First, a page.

Sometimes I don’t quite understand what people want from professional athletes and also why their happiness is so deeply intertwined with a profession that — in the grand scheme of things — doesn’t matter.
Maybe they’re just that passionate or maybe they’re just that naive.
When I heard the news about Andrew Luck’s retirement, I was shocked just like everyone else. In 2018, the Colts’ starting quarterback lit up NFL defenses for 39 touchdowns — one shy of his career high — and 4,593 passing yards. It was clear heading into this season that if healthy, the 29-year-old was poised for another strong campaign.
But that’s the thing — he wasn’t healthy. And he hasn’t been for quite some time.
Throughout the past four years, Luck acknowledged that he has been in a cycle of injury, pain and rehab, and none of this has been a secret. Since the start of the 2015 season, his list of ailments include a sprained shoulder, lacerated kidney and partially torn abdominal muscle — which resulted in him urinating blood — torn cartilage in his ribs, a concussion, shoulder surgery that sidelined him for the entire 2017 season and most recently a nagging right calf strain that ultimately made him call it quits.
As Luck walked off of the field at Lucas Oil Stadium for the final time as a player last Saturday night in a preseason game against the Bears, he was booed by a number of Colts fans in the crowd, and I truly felt sorry for the former No. 1 pick and 2018 NFL Comeback Player of the Year. Sorry that he’s had to abruptly leave the game he loves and also sorry that some "fans" would rather see him play through misery and pain instead of realizing that life is much bigger than football.
Some of you may think that I’m overstepping my boundaries and speaking on circumstances that I’ve never experienced, and for the most part, you’re right. I never played football. I was too skinny and honestly, too afraid. But aside from the touchdowns and hard hits I missed out on, one thing I have experienced is loss.
On July 21, 2012, my father’s best friend and my mentor, Curtis Barlow, died from a heart attack while playing basketball. He was 52 years old — matching my dad's age at the time — and took his last breath on the same court we all used to play on every Saturday morning in the summer.
The only reason my father and I weren’t there that particular day is because I was playing in an AAU tournament. I still remember when my dad received the initial phone call with the tragic news. It was right after my team had pulled out a thrilling overtime victory, and my father instantly broke down in tears. His best friend for more than 20 years was gone, and in the following weeks we learned that he shouldn’t have even been out there in the first place.
Barlow had been feeling discomfort in his chest and arms for a while but ignored his doctor’s advice, hid it from us and kept playing. He pushed through the pain, and in the end, it unfortunately cost him his life. I never went to his funeral — a decision I still regret — because back when I was 16, I thought basketball was everything. On the day he died, my dad immediately left my tournament, and I stayed with my team for our next game to, "Get a win for Curtis!" But in hindsight, it wasn’t worth it.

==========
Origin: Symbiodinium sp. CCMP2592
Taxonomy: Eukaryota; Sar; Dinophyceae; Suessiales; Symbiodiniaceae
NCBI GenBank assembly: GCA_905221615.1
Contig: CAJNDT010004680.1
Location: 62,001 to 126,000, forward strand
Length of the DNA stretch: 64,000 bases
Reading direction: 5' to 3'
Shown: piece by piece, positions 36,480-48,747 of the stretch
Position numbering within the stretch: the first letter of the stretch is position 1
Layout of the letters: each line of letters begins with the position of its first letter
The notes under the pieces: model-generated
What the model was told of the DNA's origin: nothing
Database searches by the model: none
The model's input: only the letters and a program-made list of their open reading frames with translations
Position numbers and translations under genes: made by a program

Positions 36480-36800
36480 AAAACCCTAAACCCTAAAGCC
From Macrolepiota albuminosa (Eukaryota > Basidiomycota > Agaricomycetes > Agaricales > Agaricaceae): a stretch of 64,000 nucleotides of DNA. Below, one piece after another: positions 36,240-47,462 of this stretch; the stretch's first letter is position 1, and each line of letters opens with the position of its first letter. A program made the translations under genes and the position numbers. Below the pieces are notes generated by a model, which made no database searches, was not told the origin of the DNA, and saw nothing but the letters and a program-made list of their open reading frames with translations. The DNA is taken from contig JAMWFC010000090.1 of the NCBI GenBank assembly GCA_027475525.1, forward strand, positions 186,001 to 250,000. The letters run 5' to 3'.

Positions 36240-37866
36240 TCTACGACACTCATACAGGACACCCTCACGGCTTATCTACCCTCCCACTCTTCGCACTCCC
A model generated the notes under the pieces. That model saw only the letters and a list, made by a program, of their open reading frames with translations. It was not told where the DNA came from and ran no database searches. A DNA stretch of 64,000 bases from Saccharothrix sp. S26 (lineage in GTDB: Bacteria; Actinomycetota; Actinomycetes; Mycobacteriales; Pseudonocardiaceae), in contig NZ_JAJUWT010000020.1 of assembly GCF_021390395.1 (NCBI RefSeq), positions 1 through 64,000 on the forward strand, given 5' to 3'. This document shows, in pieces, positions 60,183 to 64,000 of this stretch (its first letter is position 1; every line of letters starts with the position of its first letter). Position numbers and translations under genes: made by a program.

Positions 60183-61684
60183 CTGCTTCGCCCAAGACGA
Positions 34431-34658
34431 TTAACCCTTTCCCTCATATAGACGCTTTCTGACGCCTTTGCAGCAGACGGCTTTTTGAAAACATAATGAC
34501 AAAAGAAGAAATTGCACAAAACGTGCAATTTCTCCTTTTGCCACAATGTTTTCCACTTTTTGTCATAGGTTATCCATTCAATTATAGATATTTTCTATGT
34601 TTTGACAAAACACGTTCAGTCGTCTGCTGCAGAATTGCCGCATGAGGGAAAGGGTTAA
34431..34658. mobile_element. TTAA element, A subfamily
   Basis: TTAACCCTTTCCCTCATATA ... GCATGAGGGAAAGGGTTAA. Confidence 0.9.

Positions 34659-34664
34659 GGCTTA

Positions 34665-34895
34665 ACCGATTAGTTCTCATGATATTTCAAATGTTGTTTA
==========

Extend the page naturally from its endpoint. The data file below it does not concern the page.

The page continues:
It never was, and it never will be.
From time to time, whenever I lace up my sneakers for a pickup game, I still think about Barlow and all of the laughs we shared while competing on that concrete court in Bellwood, Illinois. There was trash talk and hard fouls but perhaps most all — genuine love.
And if I had the chance, I’d give it all back so that one of my greatest role models could still be here.
Barlow, like most of us, didn’t have the opportunity to play professional sports, and certainly not at the level of Luck. As an older man whose dream of starring in the NBA was clearly behind him, Barlow played for pure joy. But in the midst of all of those weekend pickup games, he lacked the clarity to admit that playing sports shouldn’t come at the expense of his health and well-being.
Luck totaled 23,671 passing yards and 171 touchdowns and was selected to four Pro Bowls in his seven-year NFL career. He was on pace to eventually wear a gold jacket and be inducted into the Pro Football Hall of Fame. However, he chose to take the nearly $100 million he’s earned and spend more time with his wife and their forthcoming first child — pain free — and for that he should be applauded.
In sports, and especially football, there is often this unrealistic standard we hold athletes to. They’re supposed to be “tough” and gritty, but let me be the first to tell you that the whole “macho man” routine is overrated.
So what if Luck had the entire offseason to tell the Colts he wasn’t going to play anymore? I wouldn’t care if he woke up on the day of the season-opener and decided to hang it up. Because the people criticizing him for being “soft” would be the same ones singing his praises if he “left it all out there” and sustained another injury — or perhaps something much worse.
Thankfully, that’s not a risk he’s willing to take, and none of us should fault him for it.